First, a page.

Summer Beach Cruiser: 2010 Fiat 500 Jolly

Few cars are as cute, bubbly, or iconic as the Nuova Cinquecento. The little Italian runabout was meant to evoke a similar feeling as that of the two-wheeled Piaggio Vespa scooter that is all so popular, while being an economical choice for a people who just got out of a terrible war. It was wildly successful, and the spritely little Fiat rocketed to international acclaim, spawning off multiple spin-offs and homages; most notably, Carlo Abarth got his hands on one and made a mean little race car. Coachbuilding firm Carrozzeria Ghia decided to put their own spin on the 500, and the result was a red and white Fiat with wicker furniture, sans its doors and roof. Today’s listing is a faithful recreation of that jolly little Jolly and can be found here on Sotheby’s, offered at no reserve (but expected to fetch quite a bit).

We’ll build an appropriate crescendo here with my little write-up, and start with the dull. Under the hood is the base Fiat engine. There is no description on this listing as to what specific engine it has, but Fiat offered everything from a 1.0-liter four-cylinder up to a 1.4-liter intercooled turbo in the Abarth. Since this is very clearly not an Abarth and is missing the vibrant, scorpion-adorned engine cover, I’m going to say it’s got one of the smaller engines. It drives the front wheels through a five-speed manual gearbox.

Inside is where it gets interesting. Well, “inside” is a relative term. The Jolly, both original and remake, is intended to be used as a fun-in-the-sun beach cruiser for beautiful, sunny summer days. Its missing roof and wicker seating are indicators of how the interior is just as comfortable outside as it is inside. Fiat never made a Jolly from the factory, so while this is a custom conversion, it’s exceptionally well-done. There’s no air conditioning or power windows, and the blanks for the former switches for those features look like they could have been stock. Everything is integrated just as it should be.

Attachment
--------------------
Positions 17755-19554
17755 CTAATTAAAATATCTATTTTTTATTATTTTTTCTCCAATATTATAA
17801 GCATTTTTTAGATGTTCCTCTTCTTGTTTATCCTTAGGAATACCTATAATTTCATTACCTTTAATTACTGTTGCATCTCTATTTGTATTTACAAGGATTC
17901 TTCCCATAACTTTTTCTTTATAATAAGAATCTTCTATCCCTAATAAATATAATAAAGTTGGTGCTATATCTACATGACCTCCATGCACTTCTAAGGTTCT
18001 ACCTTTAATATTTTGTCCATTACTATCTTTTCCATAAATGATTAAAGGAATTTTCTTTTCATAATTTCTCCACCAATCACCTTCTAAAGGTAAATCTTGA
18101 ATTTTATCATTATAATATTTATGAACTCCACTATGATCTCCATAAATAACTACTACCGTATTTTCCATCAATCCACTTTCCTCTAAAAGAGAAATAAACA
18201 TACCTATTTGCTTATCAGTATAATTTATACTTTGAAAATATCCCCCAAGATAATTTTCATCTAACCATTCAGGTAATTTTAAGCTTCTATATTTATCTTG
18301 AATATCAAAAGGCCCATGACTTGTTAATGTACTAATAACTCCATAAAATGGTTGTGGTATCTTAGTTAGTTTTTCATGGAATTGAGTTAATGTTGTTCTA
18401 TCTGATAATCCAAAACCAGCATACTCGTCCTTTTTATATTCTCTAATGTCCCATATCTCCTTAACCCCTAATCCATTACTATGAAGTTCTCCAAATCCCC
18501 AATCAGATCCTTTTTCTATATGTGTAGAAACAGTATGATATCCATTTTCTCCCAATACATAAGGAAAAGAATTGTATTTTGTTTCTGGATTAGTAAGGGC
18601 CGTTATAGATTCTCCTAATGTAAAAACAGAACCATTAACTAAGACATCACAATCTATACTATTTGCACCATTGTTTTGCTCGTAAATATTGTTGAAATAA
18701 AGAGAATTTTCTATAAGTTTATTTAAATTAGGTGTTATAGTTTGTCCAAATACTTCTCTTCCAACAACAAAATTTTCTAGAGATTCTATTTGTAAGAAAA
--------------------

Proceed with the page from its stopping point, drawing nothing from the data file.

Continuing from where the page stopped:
Really, this car’s appeal is in its unique usability. It’s not practical by any sense of the term. You’re not buying this because you need a grocery-getter or family hauler. You’re buying this because it’s adorable, and can give you a driving experience you can’t get in anything else this side of your local botanical garden (with the notable exceptions of the standard 2CV, Mini Moke, Jeep, and Bronco). You clearly already have a yacht, why not get a matching Fiat?

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Comments

  1. Jay T

    If there ever was a retro clown car…

    Like 6
  2. Rolls-Royce

    I like to drive this car.

  3. Howie Mueler

    These bring good money, nothing i would ever want.

    Like 2
  4. Martin Horrocks

    I think it is a 1242cc engine, which gives about 70bhp so decent. The 1 litre engine was a 2 cylinder turbo unit and photos show engine is not this spec. Without doors on wicker seats, you may not want to go very fast…..

    Someone will pay quite a lot of money for this. But probably won´t see it like that.

  5. Martin M

    I agree with Jay T. While the original Jolly had somewhat of a charm and simplicity to it, this thing looks like a bastardized 500. I’m not sure what it is, but it sure isn’t adorable.

    Like 1
  6. rosseaux

    Reminds me of the chopped top Volare (Aspen?) wagon Mr. Roark drove around on Fantasy Island. Maybe Tattoo could pilot this one.

    Like 2
  7. CCFisher

    I’m 6’2, 300lb, give or take a cheeseburger and a six=pack. If I somehow managed to get in it, I’d never get out, and anybody lucky enough to record the attempt would have a viral video on his hands.

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